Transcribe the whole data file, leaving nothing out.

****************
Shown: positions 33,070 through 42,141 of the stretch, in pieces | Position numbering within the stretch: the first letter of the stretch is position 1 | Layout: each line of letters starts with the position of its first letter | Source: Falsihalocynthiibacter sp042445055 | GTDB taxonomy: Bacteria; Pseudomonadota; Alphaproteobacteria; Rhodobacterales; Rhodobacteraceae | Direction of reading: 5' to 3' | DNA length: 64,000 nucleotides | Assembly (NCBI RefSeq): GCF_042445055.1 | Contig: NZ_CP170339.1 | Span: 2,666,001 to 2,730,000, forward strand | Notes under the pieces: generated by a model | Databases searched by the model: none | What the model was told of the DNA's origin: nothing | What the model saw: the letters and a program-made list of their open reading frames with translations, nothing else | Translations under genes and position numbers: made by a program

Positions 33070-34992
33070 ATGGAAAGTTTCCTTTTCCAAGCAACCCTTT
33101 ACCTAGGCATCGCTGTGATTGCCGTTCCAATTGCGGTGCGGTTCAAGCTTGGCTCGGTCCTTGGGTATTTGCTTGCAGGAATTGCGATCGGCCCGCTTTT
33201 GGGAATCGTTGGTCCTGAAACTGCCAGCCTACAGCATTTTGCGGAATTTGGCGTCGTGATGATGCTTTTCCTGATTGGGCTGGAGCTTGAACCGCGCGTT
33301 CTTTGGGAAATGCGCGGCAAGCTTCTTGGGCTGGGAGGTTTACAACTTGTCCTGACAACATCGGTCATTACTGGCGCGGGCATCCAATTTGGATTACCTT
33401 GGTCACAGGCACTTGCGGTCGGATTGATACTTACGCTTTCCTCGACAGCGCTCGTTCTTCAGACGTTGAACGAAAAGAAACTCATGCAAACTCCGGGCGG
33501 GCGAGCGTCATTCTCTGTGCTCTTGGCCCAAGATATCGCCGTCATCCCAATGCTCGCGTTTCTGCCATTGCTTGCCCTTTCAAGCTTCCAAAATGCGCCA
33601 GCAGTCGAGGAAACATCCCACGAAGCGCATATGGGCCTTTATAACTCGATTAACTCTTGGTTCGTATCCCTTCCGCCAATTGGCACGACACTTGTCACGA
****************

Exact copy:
Shown: positions 33,070 through 42,141 of the stretch, in pieces | Position numbering within the stretch: the first letter of the stretch is position 1 | Layout: each line of letters starts with the position of its first letter | Source: Falsihalocynthiibacter sp042445055 | GTDB taxonomy: Bacteria; Pseudomonadota; Alphaproteobacteria; Rhodobacterales; Rhodobacteraceae | Direction of reading: 5' to 3' | DNA length: 64,000 nucleotides | Assembly (NCBI RefSeq): GCF_042445055.1 | Contig: NZ_CP170339.1 | Span: 2,666,001 to 2,730,000, forward strand | Notes under the pieces: generated by a model | Databases searched by the model: none | What the model was told of the DNA's origin: nothing | What the model saw: the letters and a program-made list of their open reading frames with translations, nothing else | Translations under genes and position numbers: made by a program

Positions 33070-34992
33070 ATGGAAAGTTTCCTTTTCCAAGCAACCCTTT
33101 ACCTAGGCATCGCTGTGATTGCCGTTCCAATTGCGGTGCGGTTCAAGCTTGGCTCGGTCCTTGGGTATTTGCTTGCAGGAATTGCGATCGGCCCGCTTTT
33201 GGGAATCGTTGGTCCTGAAACTGCCAGCCTACAGCATTTTGCGGAATTTGGCGTCGTGATGATGCTTTTCCTGATTGGGCTGGAGCTTGAACCGCGCGTT
33301 CTTTGGGAAATGCGCGGCAAGCTTCTTGGGCTGGGAGGTTTACAACTTGTCCTGACAACATCGGTCATTACTGGCGCGGGCATCCAATTTGGATTACCTT
33401 GGTCACAGGCACTTGCGGTCGGATTGATACTTACGCTTTCCTCGACAGCGCTCGTTCTTCAGACGTTGAACGAAAAGAAACTCATGCAAACTCCGGGCGG
33501 GCGAGCGTCATTCTCTGTGCTCTTGGCCCAAGATATCGCCGTCATCCCAATGCTCGCGTTTCTGCCATTGCTTGCCCTTTCAAGCTTCCAAAATGCGCCA
33601 GCAGTCGAGGAAACATCCCACGAAGCGCATATGGGCCTTTATAACTCGATTAACTCTTGGTTCGTATCCCTTCCGCCAATTGGCACGACACTTGTCACGA